Chasing Returns for Fun and Profit

Theoretically, disciplined traders do very well in periods of extreme volatility.  I am told that steely-eyed professionals can make money even in a down market.  The Crash of 2008 was special (not in the good way) and took its toll on trading desks around the world.  Frankly, I’m surprised the hedge fund industry didn’t completely disappear during the crisis. 

Trading is synonomous with gambling and speculating.  It’s not a nefarious activity.  In fact it helps markets work smoothly (despite the protestations and finger-wagging of economically inept Congressmen).   Traders are professional risk-takers that add a lot of value and liquidity to the market.  But their strategies should not be a part of an individual investor’s investment plan.  It’s like letting your eight year old play poker at the adult table.  Despite the advertisements on television touting the benefits of engaging in this activity, the vast majority of individual investors that trade actively lose money (greater than 80%, some say closer to 90%).

Traders chase returns for fun and profit.  Sometimes they buy in before the asset starts to appreciate, but mostly they are jumping on the band wagon and betting with the herd.  Each trader has his own exit strategy or system that he employs to judge the right time to sell.  His time horizon is usually very short (seconds, minutes, hours…).  It is costly in time, energy, and financial resources to be a successful trader.

We are in a trader’s market.  The major indices are trading in a range and the professionals are jumping in and out in an effort to recoup what they lost in 2008.   Individual investors, who have no business trading, are also attempting to make up the ground they lost in 2008.  Many sold at the bottom in March and subsequently watched their portfolio components bounce up 2o% to 40% since then.  They’re wondering if the train has left the station without them.  They piled into gold and commodities and financials in an effort to recoup.  Gambling with what is left of one’s retirement assets is not the way to recover from the crash.  Being properly diversified with the best components (indexes and mutual funds) in each asset class is the least risky course to pursue.  Dollar-cost-averaging into the market over the next year would be a wise way to re-enter the stock market.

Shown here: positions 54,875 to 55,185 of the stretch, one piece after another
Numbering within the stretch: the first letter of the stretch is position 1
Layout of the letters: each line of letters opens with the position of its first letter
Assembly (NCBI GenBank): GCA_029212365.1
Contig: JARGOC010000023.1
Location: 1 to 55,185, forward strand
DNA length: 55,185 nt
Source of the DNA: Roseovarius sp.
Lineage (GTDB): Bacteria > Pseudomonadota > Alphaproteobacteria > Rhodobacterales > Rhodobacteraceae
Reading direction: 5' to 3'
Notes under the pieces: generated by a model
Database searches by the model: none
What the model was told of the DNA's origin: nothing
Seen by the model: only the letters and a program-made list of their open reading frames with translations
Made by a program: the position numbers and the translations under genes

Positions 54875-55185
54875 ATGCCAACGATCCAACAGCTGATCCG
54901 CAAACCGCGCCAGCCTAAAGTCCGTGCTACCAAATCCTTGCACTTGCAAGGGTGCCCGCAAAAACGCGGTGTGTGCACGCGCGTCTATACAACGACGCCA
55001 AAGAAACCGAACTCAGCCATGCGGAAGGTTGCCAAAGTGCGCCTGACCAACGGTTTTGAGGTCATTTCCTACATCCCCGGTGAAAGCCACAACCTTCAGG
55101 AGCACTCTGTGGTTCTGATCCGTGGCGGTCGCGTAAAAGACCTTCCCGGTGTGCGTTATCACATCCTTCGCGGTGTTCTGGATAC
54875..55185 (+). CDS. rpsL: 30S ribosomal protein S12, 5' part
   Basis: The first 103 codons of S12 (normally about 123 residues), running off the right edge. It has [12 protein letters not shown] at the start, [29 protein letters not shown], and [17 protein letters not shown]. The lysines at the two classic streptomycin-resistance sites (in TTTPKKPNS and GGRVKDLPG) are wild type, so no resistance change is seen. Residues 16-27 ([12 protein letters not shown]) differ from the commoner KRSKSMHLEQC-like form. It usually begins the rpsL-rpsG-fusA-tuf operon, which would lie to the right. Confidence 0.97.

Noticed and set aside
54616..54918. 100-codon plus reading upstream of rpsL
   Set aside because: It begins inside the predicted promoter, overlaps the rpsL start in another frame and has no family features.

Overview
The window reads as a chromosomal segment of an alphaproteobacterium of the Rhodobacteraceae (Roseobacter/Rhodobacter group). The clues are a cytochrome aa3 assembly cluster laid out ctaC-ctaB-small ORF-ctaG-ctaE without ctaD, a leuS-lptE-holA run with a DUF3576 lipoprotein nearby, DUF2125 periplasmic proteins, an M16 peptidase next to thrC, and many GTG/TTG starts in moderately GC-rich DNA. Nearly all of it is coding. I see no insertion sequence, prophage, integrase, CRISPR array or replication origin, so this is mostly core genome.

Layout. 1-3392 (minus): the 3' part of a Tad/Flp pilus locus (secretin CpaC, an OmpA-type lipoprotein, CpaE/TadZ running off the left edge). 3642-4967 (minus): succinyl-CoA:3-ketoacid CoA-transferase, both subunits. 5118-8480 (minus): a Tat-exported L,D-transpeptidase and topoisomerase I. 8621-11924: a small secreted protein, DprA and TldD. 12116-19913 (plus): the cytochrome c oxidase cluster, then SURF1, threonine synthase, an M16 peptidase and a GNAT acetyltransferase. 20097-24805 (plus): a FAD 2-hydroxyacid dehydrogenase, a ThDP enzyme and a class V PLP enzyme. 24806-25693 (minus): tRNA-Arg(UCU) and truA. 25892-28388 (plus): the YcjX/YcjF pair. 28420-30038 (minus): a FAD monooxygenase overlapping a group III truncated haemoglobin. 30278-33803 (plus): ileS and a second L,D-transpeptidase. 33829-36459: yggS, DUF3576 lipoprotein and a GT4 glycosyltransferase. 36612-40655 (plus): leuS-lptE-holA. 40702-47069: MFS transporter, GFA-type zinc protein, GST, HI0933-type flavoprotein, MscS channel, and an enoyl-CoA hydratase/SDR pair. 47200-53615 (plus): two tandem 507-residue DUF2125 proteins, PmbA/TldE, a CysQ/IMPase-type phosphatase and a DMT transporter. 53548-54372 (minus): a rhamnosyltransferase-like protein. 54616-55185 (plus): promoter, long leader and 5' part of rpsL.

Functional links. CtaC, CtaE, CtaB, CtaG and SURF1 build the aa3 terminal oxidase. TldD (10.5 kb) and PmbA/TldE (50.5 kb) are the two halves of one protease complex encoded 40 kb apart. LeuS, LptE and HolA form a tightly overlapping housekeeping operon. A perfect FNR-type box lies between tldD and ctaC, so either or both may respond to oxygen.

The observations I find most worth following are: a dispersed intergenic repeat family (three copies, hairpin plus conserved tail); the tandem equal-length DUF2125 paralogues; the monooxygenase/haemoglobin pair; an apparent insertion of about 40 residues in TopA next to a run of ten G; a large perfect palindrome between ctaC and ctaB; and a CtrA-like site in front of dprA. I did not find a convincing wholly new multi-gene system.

I know that diversification didn’t work during the crisis, but we have seen significant stabilization since then. I am anticipating a return to asset class correlations that resemble our historical experience.  We will likely see choppy markets through the end of the year and several quarters of mediocre earnings.  This will be an improvement over what we have experienced recently, which should have a positive impact on global asset values. 

In the immortal words of Mark Twain:

There are two times in a man’s life when he should not speculate: when he can’t afford it and when he can.
– Following the Equator, Pudd’nhead Wilson’s New Calendar


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Filed under + Economics, Politics and Financial Planning

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